Gene panel study for target metabolic diseases of newborn mass screening in Japan – fatty acid oxidation defects –

1,2Hideo Sasai M.D.,Ph.D., 1Yasuhiko Ago M.D., 1,2,3Hiroki Otsuka M.D., 4Junichi Hosokawa M.D.,Ph.D., 4Ryoji Fujiki Ph.D., 4Osamu Ohara Ph.D., 5Yoko Nakajima M.D.,Ph.D., 5Tetsuya Ito M.D.,Ph.D., 6Kei Hara M.D.,Ph.D., 7Masahisa Kobayashi M.D.,Ph.D., 8Go Tajima M.D.,Ph.D., 9Osamu Sakamoto M.D.,Ph.D., 10Shiro Matsumoto M.D.,Ph.D., 10Kimitoshi Nakamura M.D.,Ph.D., 11Takashi Hamazaki M.D.,Ph.D., 12Hisanori Kobayashi M.D.,Ph.D., 12Yuki Hasegawa M.D.,Ph.D., 1,2Toshiyuki Fukao M.D.,Ph.D.

1Department of Pediatrics, Graduate School of Medicine, Gifu University, Gifu, Japan.

2Division of Clinical Genetics, Gifu University Hospital, Gifu, Japan.

3Department of Neonatal Medicine, Gifu Prefectural General Medical Center, Gifu, Japan; 4Department of Technology Development, Kazusa DNA Research Institute, Kisarazu, Japan. 5Department of Pediatrics, School of Medicine, Fujita Health University, Toyoake, Japan. 6Department of Pediatrics, Kure Medical Center, Kure, Japan.

7Department of Pediatrics, The Jikei University School of Medicine, Tokyo, Japan.

8Division of Neonatal Screening, NCCHD, Tokyo, Japan.

9Department of Pediatrics, Tohoku University School of Medicine, Sendai, Japan.

10Department of Pediatrics, Kumamoto University Graduate School of Medical Sciences, Kumamoto, Japan.

11Department of Pediatrics, Faculty of Medicine, Osaka City University, Osaka, Japan.

12Department of Pediatrics, Shimane University Faculty of Medicine, Izumo, Japan.

Corresponding author:

Hideo Sasai

Department of Pediatrics, Graduate School of Medicine, Gifu University 1-1 Yanagido, Gifu, 501-1194, Japan

Tel +81-58-230-6386

FAX +81-58-230-6387

E-mail: sasai@gifu-u.ac.jp

ABSTRACT

BACKGROUND:

Nationwide newborn screening (NBS) using tandem mass spectrometry (MS/MS) has been conducted in Japan since 2014. The number of NBS-target diseases then increased from 6 diseases to at least 19 diseases, which included VLCAD deficiency, MCAD deficiency, TFP deficiency, primary systemic carnitine deficiency, CPT2 deficiency, CPT1 deficiency, CACT deficiency, and Glutaric acidemia type 2. Before expanding pilot NBS using MS/MS in 2000s, fatty acid oxidation defects (FAODs) had been thought to be very rare in Japan.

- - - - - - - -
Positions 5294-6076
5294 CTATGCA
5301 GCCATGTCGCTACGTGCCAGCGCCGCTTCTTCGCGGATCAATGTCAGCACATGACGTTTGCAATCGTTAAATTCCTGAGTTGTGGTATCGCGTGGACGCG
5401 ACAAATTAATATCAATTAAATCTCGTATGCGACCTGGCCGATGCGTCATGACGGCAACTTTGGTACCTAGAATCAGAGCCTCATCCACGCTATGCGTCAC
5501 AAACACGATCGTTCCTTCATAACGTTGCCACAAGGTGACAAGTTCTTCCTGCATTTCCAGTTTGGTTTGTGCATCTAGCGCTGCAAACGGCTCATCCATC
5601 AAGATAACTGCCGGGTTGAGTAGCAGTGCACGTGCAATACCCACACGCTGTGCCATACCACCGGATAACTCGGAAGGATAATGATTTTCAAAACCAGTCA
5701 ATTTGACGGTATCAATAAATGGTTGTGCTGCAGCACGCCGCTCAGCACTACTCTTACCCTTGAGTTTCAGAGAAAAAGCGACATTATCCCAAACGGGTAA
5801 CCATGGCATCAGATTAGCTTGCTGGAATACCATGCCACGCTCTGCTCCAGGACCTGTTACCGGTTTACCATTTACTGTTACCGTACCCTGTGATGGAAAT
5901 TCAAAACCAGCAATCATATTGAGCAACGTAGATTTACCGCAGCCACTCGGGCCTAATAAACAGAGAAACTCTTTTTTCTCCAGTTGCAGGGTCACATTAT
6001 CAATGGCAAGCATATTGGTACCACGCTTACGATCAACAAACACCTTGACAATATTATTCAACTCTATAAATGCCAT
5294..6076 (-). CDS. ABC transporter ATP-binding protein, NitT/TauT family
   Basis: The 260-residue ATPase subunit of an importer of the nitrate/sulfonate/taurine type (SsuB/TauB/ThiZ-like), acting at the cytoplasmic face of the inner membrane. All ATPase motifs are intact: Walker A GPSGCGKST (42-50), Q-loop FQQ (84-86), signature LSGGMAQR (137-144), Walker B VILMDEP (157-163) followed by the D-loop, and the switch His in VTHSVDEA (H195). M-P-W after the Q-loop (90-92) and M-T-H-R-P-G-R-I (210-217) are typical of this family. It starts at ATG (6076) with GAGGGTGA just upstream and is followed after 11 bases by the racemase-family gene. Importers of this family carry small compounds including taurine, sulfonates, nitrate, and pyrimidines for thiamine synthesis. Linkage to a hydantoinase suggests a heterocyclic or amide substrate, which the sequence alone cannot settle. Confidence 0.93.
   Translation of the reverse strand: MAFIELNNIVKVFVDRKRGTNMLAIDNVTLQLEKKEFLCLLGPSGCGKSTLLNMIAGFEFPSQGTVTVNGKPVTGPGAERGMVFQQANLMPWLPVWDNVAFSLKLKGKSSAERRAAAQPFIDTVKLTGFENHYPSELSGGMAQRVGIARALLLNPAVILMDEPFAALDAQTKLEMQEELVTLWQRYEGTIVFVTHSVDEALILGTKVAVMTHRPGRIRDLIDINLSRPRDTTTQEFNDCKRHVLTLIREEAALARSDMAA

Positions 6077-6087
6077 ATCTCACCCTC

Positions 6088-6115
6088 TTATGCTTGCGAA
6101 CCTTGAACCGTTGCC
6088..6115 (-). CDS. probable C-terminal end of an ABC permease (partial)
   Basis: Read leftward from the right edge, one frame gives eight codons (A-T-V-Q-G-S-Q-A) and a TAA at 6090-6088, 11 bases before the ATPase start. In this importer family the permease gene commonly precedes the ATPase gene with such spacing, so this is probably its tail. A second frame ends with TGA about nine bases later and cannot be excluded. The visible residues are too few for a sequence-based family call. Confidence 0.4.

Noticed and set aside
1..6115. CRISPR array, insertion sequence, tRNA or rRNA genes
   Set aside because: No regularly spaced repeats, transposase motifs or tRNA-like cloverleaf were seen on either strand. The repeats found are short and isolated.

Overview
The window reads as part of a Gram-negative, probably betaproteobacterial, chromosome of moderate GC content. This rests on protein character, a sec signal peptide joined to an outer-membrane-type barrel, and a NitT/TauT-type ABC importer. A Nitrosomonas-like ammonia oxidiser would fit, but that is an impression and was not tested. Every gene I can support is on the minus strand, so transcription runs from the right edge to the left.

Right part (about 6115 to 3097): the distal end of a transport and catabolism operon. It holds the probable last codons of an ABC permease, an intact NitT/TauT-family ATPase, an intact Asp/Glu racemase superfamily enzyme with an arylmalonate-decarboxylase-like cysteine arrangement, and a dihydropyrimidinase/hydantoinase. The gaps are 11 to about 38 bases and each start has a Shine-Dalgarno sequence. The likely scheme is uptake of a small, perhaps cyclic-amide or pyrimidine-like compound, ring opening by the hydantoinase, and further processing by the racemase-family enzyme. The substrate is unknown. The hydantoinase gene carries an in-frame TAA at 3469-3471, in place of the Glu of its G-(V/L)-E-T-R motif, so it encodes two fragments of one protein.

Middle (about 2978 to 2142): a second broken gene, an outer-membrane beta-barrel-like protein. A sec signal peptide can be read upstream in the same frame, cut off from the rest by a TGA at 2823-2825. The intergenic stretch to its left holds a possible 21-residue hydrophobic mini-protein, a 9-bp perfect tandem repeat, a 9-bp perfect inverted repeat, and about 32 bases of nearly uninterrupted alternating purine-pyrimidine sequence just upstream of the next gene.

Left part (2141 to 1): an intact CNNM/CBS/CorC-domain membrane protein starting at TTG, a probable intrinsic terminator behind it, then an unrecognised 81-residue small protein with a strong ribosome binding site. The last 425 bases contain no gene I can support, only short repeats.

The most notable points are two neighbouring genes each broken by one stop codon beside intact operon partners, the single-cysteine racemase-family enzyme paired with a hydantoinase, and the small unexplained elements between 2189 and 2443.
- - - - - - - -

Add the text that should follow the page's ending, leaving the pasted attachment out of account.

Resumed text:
METHODS:

We have been performing a study in which we have provided mutation analysis for NBS- positive patients with the use of AMED (Japan Agency for Medical Research and Development) grant and have followed up these patients after mutation confirmation since January 2014. Since November 2017, mutation analysis for some diseases has been performed using Japanese public medical insurance instead of AMED research grant.

We designed a gene panel covering the target metabolic diseases (TMDs) and the related diseases. Gene panel analysis was performed at Kazusa DNA Research Institute using the MiSeq or NextSeq (Illumina®). We are planning follow-up study every two years for mutation-defined patients.

RESULTS:

More than 240 cases were enrolled in this gene panel study during four years (January 2014 to April 2018). Among them, the number of NBS-positive patients was 183 cases in total, 50 cases of FAODs: VLCAD deficiency (17), MCAD deficiency (13), primary systemic carnitine deficiency (9), Glutaric acidemia type 2 (4), CPT2 deficiency (4), CPT1 deficiency (2), TFP deficiency (1). In most cases, we could find the gene mutations in their corresponding genes. We have also started the first clinical follow-up study for patients identified in 2014-2015.

DISCUSSION:

In some TMDs, clinical course and severity may vary from patient to patient. One major factor determining the clinical phenotype is, of course, the genotype. It is therefore important to follow up patients who have defined mutations to evaluate the effectiveness of treatment and management. In the near future, we will personalize clinical guidelines in part by genotype in several TMDs.

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